In this time of weirdness and lack of travel, I have taken the opportunity to start going through my photos from previous years. You know the ones that get taken then sidelined when real life gets in the way for a while… we all have them!
Now I have started on the ones I took while I was out in our little red camper van in Ireland on the first leg of the Wild Atlantic Way. I did attempt some landscapes while I was there, the scenery was so spectacular I had to… but as we know they are not my strongest suit so there are a fair few alternative photos mixed in.
The ones I am going to show you here are from the first few days of the trip. There will, undoubtedly, be more to come.
Way back in 2018, there was a photography exhibition in Bristol that I really wanted to see. It was an exhibition at the Martin Parr foundation of some of the Magnum Swaps photos by David Hurn. David Hurn is a British photographer born in Wales and who became an member of Magnum in the 1960s and is considered one of the UK’s most influential reportage photographers. Over his career as a photographer he set up a unique arrangement where he swaps one of his favorite prints with that of another photographer. It started as a cheeky request as a young photographer and has grown into an extensive collection of extremely interesting photos from some of the worlds best photographers. If you want to know more there is a brilliant article here:Magnum Swaps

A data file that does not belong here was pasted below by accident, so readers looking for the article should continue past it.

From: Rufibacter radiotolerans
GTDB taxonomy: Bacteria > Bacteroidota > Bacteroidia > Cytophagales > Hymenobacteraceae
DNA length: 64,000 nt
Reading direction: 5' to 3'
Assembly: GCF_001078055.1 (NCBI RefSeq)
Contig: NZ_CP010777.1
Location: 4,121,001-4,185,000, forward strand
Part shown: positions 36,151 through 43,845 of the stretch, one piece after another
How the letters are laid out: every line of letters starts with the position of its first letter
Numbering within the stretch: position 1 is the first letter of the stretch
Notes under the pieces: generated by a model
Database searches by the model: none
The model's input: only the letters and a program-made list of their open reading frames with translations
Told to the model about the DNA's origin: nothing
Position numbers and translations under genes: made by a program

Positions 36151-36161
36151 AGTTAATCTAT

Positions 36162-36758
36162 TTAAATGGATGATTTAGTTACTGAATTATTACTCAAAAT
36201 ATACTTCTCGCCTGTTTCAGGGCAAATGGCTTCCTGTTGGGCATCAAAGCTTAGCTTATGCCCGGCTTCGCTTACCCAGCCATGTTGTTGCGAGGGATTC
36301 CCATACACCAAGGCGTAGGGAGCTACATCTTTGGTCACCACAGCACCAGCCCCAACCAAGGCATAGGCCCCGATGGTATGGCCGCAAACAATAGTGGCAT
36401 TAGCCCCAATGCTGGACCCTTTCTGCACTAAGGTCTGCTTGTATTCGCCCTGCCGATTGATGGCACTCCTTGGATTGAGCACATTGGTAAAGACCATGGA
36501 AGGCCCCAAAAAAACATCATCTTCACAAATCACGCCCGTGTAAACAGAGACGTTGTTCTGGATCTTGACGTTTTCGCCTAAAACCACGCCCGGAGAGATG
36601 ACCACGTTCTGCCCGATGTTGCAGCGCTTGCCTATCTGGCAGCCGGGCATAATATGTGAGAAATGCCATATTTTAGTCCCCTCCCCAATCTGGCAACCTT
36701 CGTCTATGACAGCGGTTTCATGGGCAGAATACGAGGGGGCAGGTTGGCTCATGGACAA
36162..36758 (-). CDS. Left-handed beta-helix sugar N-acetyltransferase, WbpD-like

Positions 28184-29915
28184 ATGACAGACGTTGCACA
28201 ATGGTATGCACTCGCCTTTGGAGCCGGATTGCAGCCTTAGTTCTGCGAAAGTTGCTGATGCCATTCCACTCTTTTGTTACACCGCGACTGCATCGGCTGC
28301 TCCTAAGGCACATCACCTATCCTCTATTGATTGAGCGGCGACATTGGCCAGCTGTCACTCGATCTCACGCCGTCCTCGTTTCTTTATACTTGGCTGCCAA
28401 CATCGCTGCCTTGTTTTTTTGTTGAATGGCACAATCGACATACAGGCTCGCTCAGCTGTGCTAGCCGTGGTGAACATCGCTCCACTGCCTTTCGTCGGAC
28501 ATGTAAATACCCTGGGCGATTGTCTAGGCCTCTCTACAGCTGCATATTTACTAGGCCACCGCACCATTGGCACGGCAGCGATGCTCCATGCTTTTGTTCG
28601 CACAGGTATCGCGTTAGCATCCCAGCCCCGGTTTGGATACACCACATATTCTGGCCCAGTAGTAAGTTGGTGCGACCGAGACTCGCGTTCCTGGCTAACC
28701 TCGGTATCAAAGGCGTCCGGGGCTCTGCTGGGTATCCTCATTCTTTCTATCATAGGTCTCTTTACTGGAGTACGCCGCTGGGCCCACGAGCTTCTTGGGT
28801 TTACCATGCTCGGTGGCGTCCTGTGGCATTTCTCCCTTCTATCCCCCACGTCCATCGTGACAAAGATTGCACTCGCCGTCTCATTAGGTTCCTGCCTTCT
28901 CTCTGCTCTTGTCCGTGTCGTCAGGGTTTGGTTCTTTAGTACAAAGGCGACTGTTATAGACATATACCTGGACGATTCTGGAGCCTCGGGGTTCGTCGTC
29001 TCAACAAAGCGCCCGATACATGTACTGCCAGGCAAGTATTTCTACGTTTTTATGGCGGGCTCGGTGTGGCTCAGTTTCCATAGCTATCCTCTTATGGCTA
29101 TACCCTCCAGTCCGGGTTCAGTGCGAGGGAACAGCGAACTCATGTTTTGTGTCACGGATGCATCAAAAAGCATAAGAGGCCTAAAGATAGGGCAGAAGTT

It is one of those things that you just have to go to see. Even if you have to drive 4 hours each way in a day. The opportunity to see these photos and hear they story behind the swap is not going to coma along that often, and 4 hours driving is not *that* much…
So up I got and off I went, finding my way across the country to the Paintworks area of Bristol where the Martin Parr Foundation gallery is situated. The gallery is a little off the beaten track, well, it appeared to be from a non-locals perspective, but once I found it, the exhibition was well worth it! The photos were (as expected) extremely interesting and varied, and (unexpectedly) there was a copy of one of the most influential photos from when I was growing up.
That photo taken in Tienanmen square. The one entitled Tank Man. That on its own was worth the journey. I didn’t take very many pictures in the gallery its self, it is not really on taking detailed photographs of other people’s work, just one or two from a distance, to remind me I was there 🙂
I did, of course take my camera with me that day, and the area around the gallery provided me with a couple of interesting shots…